Organizational Social Entrepreneurship

Scale Development and Validation

Merie Kannampuzha, Kai Hockerts

Research output: Contribution to journalJournal articleResearchpeer-review

Abstract

Purpose: Social entrepreneurship has become a growing field of research interest. Yet, past research has been held back by the lack of a rigorous measurement instrument. Rather than defining social entrepreneurship as an organizational form that a venture does or does not have, this paper agrees with Dees and Anderson (2006) that the construct is better thought of as a set of practices, processes and behaviors that organizations can engage in to a higher or a lesser degree. In other words, the construct is a set of behaviors that any organization can engage in. The purpose of the paper is to develop scale items to measure the construct of organizational social entrepreneurship (OSE). Design/methodology/approach: Drawing on previous literature, this paper first develops and then validates scales for measuring OSE as a third-order formative construct. As its second order, the scale includes three components that capture the heterogeneity of the OSE concept: social change intention, commercial activity and inclusive governance. Findings: The OSE scale is developed and tested through a sample of 182 nascent social enterprises from 55 different countries in the world and then revalidated using a second sample of 263 mature social enterprises from 6 European countries. Results suggest that the scale items exhibit internal consistency, reliability, construct validity and nomological validity. Research limitations/implications: The scale presented here offers an important new venue for social entrepreneurship theorizing. First, it allows scholars to take a broad approach toward a diverse field and to study OSE behavior in any empirical field in which it may occur. Second, the scales also allow for more focused theorizing. Scholars are encouraged to delve into the antecedents of all three components presented here and to study the different performance effects they have in terms of likelihood to survive, growth rate or potential to achieve financial sustainability. Originality/value: The paper develops a multidimensional construct for OSE. In particular, the authors propose scale items for three central components of social entrepreneurship, namely, social change intentions, commercial activities and inclusive governance. The scales thus measure the three formative dimensions identified by Dees and Anderson (2006) and Defourny and Nyssens (2010).

Original languageEnglish
JournalSocial Enterprise Journal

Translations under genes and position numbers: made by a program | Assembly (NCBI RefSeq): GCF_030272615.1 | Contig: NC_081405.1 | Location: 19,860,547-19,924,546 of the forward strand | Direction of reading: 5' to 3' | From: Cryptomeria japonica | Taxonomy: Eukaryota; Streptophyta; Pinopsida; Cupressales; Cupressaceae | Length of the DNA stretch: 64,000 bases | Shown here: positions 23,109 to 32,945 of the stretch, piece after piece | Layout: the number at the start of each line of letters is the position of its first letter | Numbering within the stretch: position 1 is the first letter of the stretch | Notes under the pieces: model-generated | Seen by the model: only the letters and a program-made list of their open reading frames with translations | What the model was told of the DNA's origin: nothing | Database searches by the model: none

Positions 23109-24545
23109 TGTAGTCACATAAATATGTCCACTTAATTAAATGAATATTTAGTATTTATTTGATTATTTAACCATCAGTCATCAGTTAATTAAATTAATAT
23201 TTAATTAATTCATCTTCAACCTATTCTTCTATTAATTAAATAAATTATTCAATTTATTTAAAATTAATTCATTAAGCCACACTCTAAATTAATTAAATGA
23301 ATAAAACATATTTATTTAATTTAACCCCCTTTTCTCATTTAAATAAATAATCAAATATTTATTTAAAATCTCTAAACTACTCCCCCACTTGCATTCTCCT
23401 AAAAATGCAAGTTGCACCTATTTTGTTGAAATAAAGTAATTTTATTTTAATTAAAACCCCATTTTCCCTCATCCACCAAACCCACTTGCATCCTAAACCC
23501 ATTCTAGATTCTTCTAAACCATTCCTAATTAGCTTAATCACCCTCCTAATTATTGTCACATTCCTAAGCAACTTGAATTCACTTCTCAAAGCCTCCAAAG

Volume15
Issue number3
Pages (from-to)290-319
Number of pages30
ISSN1750-8614
DOIs
Publication statusPublished - 2019

Keywords

  • Commercial activities
  • Inclusive governance
  • Scale
  • Social change intention
  • Social entrepreneurship

Cite this

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Organizational Social Entrepreneurship : Scale Development and Validation. / Kannampuzha, Merie; Hockerts, Kai.

In: Social Enterprise Journal, Vol. 15, No. 3, 2019, p. 290-319.

Research output: Contribution to journalJournal articleResearchpeer-review

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AB - Purpose: Social entrepreneurship has become a growing field of research interest. Yet, past research has been held back by the lack of a rigorous measurement instrument. Rather than defining social entrepreneurship as an organizational form that a venture does or does not have, this paper agrees with Dees and Anderson (2006) that the construct is better thought of as a set of practices, processes and behaviors that organizations can engage in to a higher or a lesser degree. In other words, the construct is a set of behaviors that any organization can engage in. The purpose of the paper is to develop scale items to measure the construct of organizational social entrepreneurship (OSE). Design/methodology/approach: Drawing on previous literature, this paper first develops and then validates scales for measuring OSE as a third-order formative construct. As its second order, the scale includes three components that capture the heterogeneity of the OSE concept: social change intention, commercial activity and inclusive governance. Findings: The OSE scale is developed and tested through a sample of 182 nascent social enterprises from 55 different countries in the world and then revalidated using a second sample of 263 mature social enterprises from 6 European countries. Results suggest that the scale items exhibit internal consistency, reliability, construct validity and nomological validity. Research limitations/implications: The scale presented here offers an important new venue for social entrepreneurship theorizing. First, it allows scholars to take a broad approach toward a diverse field and to study OSE behavior in any empirical field in which it may occur. Second, the scales also allow for more focused theorizing. Scholars are encouraged to delve into the antecedents of all three components presented here and to study the different performance effects they have in terms of likelihood to survive, growth rate or potential to achieve financial sustainability. Originality/value: The paper develops a multidimensional construct for OSE. In particular, the authors propose scale items for three central components of social entrepreneurship, namely, social change intentions, commercial activities and inclusive governance. The scales thus measure the three formative dimensions identified by Dees and Anderson (2006) and Defourny and Nyssens (2010).

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